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Adult or Adolescent : The Rx for Addiction

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Published: Friday, September 18, 2009

 Most envision addiction as being the result of some underground, highly secretive, and maybe even defiant, undertaking. You know - the group of adolescent friends driving aimlessly after the football game while drinking, or the friends doing lines of cocaine in some bathroom, or the couple of students smoking a joint out in the distant areas of a school campus, or the rowdy music-loving teenagers taking some ecstasy or other hallucinogenic at a wild and loud concert venue. On the other side of the spectrum is the highly-successful professional who drinks a couple of drinks at every business lunch or immediately upon walking through the home front door at the end of the day. Then there is the depressed mother who questions her value and the direction of her daily life and smokes a joint whenever the doubt rings too loudly in her head, or the overworked health-care provider who uses methamphetamine in order to perform in the high-stress work environment that is the job.

While it is true that these scenarios are common and well known, the reality is that there is a much less known and more pervasive trend involving addiction and prescription drugs. The very medicines that your doctor has perhaps prescribed because of an injury or other condition turns out to be the drug that your teenager discovers to be "fun" and in high demand among peers while the adults complacently fall in to the routine of numbing any discomfort - be it physical or mental - with the little pill readily available in the medicine cabinet and introduced with the hastily written directions given at the family doctor's office.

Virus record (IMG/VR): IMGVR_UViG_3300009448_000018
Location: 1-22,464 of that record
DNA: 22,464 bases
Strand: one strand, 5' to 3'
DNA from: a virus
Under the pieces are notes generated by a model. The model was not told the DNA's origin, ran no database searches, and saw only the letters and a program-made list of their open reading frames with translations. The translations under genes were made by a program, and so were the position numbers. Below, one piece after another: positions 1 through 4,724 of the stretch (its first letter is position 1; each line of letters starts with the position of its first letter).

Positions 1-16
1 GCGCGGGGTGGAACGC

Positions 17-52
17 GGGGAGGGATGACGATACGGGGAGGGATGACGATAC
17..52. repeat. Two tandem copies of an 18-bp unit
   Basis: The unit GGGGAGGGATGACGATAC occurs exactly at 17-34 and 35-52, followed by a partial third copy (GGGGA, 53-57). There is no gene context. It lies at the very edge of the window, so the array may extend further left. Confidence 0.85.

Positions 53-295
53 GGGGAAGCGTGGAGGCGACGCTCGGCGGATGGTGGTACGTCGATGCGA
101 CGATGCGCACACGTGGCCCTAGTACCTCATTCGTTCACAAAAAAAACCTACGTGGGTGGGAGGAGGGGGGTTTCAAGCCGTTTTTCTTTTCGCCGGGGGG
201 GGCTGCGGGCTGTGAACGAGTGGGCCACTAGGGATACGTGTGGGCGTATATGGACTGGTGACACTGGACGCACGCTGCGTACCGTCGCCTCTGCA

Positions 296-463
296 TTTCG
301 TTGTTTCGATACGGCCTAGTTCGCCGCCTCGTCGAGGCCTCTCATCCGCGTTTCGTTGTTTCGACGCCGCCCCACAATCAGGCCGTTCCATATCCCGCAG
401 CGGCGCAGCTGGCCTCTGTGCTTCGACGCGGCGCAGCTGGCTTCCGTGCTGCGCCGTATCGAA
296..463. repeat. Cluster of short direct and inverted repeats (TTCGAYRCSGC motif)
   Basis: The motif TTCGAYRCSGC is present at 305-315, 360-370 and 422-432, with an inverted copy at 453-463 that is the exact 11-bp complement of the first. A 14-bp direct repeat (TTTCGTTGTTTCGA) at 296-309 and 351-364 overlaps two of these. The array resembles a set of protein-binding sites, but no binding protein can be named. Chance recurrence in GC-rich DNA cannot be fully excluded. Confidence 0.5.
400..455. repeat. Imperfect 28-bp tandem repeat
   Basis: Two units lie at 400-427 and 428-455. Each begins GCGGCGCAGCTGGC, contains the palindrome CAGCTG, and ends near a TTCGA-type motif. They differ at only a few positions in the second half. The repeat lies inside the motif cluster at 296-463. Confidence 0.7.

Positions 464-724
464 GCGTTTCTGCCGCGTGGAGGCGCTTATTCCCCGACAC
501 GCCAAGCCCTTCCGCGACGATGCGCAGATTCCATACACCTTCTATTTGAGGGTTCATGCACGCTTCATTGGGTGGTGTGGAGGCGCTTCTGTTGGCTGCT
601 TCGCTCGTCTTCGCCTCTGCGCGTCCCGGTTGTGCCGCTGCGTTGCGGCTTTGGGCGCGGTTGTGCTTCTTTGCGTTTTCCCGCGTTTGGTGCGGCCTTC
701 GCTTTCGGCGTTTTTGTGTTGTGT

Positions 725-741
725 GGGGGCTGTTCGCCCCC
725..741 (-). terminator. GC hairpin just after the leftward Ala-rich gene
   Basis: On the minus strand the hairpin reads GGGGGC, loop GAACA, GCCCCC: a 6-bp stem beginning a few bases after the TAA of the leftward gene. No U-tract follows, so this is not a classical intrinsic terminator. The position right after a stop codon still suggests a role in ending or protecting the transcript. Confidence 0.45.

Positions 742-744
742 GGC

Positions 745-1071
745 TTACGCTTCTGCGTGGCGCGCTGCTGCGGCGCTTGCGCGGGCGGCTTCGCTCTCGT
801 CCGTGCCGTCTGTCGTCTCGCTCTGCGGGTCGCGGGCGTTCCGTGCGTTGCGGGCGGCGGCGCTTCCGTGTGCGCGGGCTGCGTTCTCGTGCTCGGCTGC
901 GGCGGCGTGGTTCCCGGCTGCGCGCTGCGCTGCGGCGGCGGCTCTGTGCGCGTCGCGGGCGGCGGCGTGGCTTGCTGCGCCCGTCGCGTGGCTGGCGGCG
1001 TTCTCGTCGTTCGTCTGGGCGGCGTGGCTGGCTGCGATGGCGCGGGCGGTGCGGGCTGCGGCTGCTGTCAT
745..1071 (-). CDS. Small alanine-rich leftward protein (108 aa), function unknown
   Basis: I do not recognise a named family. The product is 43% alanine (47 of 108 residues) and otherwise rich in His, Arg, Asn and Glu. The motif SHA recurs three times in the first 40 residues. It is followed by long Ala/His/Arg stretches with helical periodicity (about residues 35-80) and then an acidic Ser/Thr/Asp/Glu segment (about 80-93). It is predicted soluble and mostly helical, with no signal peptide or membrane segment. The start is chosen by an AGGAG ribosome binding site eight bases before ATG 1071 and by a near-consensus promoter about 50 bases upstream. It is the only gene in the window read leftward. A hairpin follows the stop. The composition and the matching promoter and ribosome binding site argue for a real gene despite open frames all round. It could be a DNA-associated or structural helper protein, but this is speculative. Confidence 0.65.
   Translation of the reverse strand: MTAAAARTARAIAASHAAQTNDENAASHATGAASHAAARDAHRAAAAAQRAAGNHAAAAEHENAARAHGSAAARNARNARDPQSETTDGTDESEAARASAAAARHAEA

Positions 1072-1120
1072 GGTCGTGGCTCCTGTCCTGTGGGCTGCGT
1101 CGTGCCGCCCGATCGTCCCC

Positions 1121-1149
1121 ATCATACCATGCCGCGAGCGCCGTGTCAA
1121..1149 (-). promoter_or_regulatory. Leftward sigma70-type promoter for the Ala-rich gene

Because of easy access (the household bathroom medicine cabinet), low cost (the prescription has already been purchased at the local drug store), a portion of the risk and stigma that is attached to illicit drugs has already been removed. There is no need to seek out the local drug dealer or to saddle up to the downtown bar. There is no need to accumulate and carry large sums of money, to carry and store quantities of drugs, or to store bottles of alcohol in a secret location. All that is needed - it turns out - is a partially full prescription bottle kept in an easily accessible place and the high is, quite literally, moments away with no need for a transaction or interaction with anyone else.

A shocking statistic that has been reported by the National Institute of Drug Abuse (NIDA) shows that between the years of 1991 - 2007 there has been a 700% increase in prescription amphetamine abuse among high school seniors. Within that same period of time, there has been another huge jump in prescription opioid and benzodiazepine abuse among the same age group. These facts send a strong and urgent signal that our imagined pictures of drug abuse among adolescents need to be seriously redrawn.

The same jump in prescription abuse among adults has been demonstrated and is now a common feature in the news as we hear of the tragic injuries, and even deaths, among high-profile celebrities and leaders of society. Make no mistake - this is not a situation particular to those viewed as pampered and/or wealthy. The reality is that with the onset of pharmaceutical advertisements and the open discussion of the benefits of such drugs as Xanax for the depressed or Oxycontin for those recovering from a medical procedure or injury, prescription drug use is now a part of our everyday conversation and rarely causes a raised eyebrow as the conversation of these medicine's benefits are praised and even advocated.